odd places in the doubly-shifted LFSR as either all 0s or all 1s, then
we would immediately have an LFSR of half the size as the
doubly-shifted LFSR (in the 0 case, those parts of the state are
*completely* ignored; and in the 1 case, it leads to a constant that
gets XOR'd with the state at each point, which can be modeled by an
LFSR).

To convince ourselves that this is indeed the case, we can implement the doubly-shifted LFSR in Python, and also implement a standard LFSR recovery program (described soon), and use this to try to recover the minimal LFSR from the doubly-shifted LFSR's output. As it turns out, it is indeed possible to recover an N-bit LFSR for any N-bit doubly-shifted LFSR (at least as far as a few dozen tests with random initial states and varying values of N showed). At times, it may even recover a smaller LFSR, which can happen when (say) there was some sort of pattern to the key & state in the odd-indexed positions (like the all 0s or all 1s pattern mentioned above). While we haven't yet proven that this is the case, it is a safe enough assumption to make that a doubly-shifted LFSRs are equivalent to standard LFSRs, and we can proceed with attacking it as if it is simply a standard LFSR. If (for any reason) this assumption ends up failing, we will simply have to look for a new way to attack it. Thankfully the assumption holds at least in our case.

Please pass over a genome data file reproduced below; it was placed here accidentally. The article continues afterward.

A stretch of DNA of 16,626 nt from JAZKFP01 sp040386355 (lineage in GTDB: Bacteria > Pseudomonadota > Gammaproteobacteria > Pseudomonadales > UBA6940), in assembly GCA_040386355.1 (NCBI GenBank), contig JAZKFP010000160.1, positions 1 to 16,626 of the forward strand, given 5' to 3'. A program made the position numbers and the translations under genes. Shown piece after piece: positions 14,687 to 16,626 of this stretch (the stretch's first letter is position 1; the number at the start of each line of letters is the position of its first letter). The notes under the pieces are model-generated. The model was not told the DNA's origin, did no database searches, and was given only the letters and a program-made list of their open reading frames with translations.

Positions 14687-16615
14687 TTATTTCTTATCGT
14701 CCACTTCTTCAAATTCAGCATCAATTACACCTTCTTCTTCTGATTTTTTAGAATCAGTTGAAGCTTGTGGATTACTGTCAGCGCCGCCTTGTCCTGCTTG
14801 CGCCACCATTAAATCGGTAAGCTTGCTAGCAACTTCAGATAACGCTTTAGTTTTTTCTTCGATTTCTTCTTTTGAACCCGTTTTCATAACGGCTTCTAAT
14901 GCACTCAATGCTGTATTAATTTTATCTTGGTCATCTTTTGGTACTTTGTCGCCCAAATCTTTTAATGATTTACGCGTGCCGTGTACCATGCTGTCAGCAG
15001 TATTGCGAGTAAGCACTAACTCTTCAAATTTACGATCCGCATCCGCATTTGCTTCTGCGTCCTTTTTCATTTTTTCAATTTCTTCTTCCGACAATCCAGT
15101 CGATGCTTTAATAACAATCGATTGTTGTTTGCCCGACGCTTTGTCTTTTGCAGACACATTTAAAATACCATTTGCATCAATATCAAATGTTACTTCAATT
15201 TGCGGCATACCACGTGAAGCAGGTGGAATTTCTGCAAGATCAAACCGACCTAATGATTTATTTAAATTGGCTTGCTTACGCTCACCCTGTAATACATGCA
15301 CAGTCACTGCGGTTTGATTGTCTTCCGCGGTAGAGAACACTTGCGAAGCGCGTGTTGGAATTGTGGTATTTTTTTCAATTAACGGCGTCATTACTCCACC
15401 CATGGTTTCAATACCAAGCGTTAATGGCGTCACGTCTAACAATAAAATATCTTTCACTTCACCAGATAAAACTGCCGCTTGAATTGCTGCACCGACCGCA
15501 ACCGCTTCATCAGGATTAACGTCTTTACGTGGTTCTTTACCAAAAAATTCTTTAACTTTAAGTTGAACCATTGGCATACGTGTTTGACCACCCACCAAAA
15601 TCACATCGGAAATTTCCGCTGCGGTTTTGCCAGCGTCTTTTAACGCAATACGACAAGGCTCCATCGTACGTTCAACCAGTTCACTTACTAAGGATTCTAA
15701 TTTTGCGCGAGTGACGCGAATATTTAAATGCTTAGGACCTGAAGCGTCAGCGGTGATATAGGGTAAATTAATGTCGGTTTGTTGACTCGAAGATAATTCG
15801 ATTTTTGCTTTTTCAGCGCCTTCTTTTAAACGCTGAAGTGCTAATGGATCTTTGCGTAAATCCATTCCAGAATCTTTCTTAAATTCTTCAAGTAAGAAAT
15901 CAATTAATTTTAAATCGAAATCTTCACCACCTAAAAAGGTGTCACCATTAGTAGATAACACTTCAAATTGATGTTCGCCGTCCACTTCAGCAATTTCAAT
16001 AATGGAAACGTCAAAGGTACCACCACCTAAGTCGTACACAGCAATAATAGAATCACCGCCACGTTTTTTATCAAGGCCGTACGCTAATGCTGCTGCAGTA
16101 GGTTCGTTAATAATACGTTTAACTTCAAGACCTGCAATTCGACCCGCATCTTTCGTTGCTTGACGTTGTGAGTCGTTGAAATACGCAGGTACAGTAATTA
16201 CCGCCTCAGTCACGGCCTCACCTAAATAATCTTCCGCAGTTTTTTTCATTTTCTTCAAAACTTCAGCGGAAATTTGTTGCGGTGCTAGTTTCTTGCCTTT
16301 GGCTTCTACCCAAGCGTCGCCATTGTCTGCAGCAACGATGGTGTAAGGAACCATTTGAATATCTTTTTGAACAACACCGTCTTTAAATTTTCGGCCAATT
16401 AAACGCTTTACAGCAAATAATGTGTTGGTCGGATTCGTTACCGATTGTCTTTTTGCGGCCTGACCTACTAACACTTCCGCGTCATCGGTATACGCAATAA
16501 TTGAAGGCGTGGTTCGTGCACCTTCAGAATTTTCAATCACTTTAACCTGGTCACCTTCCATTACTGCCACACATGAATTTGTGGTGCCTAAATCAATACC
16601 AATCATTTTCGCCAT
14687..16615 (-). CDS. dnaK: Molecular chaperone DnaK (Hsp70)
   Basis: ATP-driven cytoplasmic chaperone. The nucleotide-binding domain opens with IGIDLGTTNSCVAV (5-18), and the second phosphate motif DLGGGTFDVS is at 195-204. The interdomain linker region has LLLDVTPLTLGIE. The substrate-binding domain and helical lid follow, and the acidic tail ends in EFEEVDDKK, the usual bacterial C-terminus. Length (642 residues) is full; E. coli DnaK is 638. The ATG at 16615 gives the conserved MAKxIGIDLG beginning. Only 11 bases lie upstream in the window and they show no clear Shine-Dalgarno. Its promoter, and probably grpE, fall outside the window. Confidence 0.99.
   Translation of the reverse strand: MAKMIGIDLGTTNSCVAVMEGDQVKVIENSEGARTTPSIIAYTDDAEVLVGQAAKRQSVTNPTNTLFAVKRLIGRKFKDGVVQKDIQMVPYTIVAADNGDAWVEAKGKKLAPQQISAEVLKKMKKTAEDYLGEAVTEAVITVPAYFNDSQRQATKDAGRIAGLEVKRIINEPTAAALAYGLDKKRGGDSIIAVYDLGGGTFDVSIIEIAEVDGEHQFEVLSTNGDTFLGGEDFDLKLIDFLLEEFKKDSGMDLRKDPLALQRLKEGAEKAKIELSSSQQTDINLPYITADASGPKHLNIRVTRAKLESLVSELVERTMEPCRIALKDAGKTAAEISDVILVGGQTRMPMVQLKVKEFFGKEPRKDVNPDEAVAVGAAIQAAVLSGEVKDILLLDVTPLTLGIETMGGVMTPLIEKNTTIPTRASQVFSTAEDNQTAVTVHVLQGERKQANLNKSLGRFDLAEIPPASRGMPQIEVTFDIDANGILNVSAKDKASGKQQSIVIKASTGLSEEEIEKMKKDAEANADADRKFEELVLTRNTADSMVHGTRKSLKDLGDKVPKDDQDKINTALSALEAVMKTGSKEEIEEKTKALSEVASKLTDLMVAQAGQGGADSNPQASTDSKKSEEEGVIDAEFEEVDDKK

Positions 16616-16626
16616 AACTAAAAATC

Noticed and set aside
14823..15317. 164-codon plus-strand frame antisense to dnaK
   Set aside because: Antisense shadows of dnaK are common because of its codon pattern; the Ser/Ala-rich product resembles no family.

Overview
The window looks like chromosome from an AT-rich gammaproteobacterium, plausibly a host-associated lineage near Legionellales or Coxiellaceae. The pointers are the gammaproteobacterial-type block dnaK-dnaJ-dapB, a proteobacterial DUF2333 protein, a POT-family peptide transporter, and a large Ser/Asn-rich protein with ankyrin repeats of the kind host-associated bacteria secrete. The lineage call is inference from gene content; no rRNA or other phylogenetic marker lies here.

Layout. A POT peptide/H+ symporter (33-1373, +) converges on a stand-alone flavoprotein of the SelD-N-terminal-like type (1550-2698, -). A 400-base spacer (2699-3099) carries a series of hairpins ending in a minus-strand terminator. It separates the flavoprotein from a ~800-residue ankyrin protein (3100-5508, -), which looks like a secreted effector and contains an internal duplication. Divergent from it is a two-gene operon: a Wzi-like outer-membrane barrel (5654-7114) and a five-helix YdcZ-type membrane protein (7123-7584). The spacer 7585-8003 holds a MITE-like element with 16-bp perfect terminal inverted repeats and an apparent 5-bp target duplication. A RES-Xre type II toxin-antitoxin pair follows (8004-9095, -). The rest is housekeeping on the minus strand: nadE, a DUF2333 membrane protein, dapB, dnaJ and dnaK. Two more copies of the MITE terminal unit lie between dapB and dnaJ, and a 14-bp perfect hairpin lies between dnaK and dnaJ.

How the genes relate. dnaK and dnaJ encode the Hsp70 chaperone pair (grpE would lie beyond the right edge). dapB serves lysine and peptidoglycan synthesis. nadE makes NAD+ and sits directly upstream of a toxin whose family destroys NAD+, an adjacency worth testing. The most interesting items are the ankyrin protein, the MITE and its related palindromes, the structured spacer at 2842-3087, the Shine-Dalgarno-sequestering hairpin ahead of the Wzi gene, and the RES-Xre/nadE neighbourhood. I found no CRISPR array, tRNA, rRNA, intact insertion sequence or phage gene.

To recover the minimal LFSR for a specific output bitstream, one can
use the Berlekamp-Massey
algorithm. This